The resilience of the US economy has only postponed the coming recession, JPMorgan’s Dubravko Lakos-Bujas said.
The rally in the S&P 500 is capped through the rest of the year, JPMorgan’s Dubravko Lakos said.
That’s because there are a litany of negative factors heading into 2024 that will weigh on equities.
The strength of the US economy has only postponed a coming recession, not averted one, he added.
The rally is stocks is done for the year, as there’s a huge cocktail of factors that will weigh on the market through the end of 2023, according to JPMorgan’s chief global stock strategist Dubravko Lakos.
While many on Wall Street are still predicting new highs to come for the S&P 500 this year, even as the market struggles in August, any further upside is likely capped by a host of factors, Lakos said.
The benchmark index rallied nearly 20% through July, and the benchmark index is still just 9% shy of a new all-time high even after August’s tough sell-off.
But Lakos warned investors in an interview with CNBC this week to not be so sure that the gains will keep coming. Here’s what he sees as headwinds to more upside.
Stock prices are high relative to earnings. The S&P 500 is currently trading around a price-to-earnings ratio of 20, a level Lakos describes as a “ceiling.”Investor positioning is too bullish. That contrasts to the start of the year, when investors were overly bearish, Lakos said. Investors pumped $45 billion into stocks during the month of June alone, according to Bank of America data.Monetary policy is likely to remain tight. Fed officials will likely keep interest rates elevated through the rest of the year and aren’t likely to start cutting anytime soon as they continue to keep an eye on inflation, Lakos said. Fiscal Policy will get tighter. 2023 has been a “massive fiscal easing year” as the government shelled out $1.8 trillion, Lakos said, but federal spending will likely pull back significantly in 2024, which could weigh on economic growth.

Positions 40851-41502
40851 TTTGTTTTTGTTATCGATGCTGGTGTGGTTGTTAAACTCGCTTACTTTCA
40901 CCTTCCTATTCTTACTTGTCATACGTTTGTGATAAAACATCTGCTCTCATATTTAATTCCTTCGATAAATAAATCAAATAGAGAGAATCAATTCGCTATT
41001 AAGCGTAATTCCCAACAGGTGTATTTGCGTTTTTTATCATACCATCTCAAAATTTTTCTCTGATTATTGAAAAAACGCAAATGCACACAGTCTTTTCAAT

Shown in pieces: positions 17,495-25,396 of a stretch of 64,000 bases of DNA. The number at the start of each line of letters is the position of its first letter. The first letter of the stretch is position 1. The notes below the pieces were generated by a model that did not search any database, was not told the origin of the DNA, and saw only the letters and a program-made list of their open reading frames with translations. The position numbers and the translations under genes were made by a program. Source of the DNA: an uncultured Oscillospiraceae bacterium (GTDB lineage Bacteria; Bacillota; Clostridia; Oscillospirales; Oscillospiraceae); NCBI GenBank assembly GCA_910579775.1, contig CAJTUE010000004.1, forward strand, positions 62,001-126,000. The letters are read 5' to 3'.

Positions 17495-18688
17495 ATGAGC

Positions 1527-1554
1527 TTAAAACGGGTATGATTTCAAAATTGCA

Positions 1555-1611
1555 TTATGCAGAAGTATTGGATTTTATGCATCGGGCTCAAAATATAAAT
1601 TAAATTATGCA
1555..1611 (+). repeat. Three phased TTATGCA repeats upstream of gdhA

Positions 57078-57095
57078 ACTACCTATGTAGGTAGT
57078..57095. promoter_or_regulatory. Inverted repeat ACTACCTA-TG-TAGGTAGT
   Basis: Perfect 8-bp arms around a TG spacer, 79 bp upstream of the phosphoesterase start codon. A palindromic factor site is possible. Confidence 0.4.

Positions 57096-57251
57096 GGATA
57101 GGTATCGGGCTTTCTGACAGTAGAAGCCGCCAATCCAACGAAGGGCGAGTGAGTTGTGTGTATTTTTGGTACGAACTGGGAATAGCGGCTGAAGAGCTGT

And while bullish market commentators have made the case that the US could avoid a recession this year, any resilience in the economy now is largely due to strong fiscal spending and consumer spending, Lakos said, both of which are expected to decline into 2024. Consumer savings are also dwindling fast, he said, which will remove a buffer that’s been cushioning the economy from tight financial conditions.
“I think there is no landing, no landing, until you get to hard landing. I don’t buy into the soft-landing thesis.” Lakos said, calling a recession for the US economy inevitable. “I just have a hard time believing that inflation is gonna come down, the Fed is going to be cutting rates, and growth will be just fine.”
Stocks could tumble 15% even in the event of a mild downturn, JPMorgan’s Marko Kolanovic predicted in a recent note.
Investors are now pricing in a 42% chance the Fed will raise rates another 25 basis-points in November. Meanwhile, the New York Fed sees a recession as more likely than not over the next year, forecasting a 66% chance the economy will tip into a downturn by July 2024.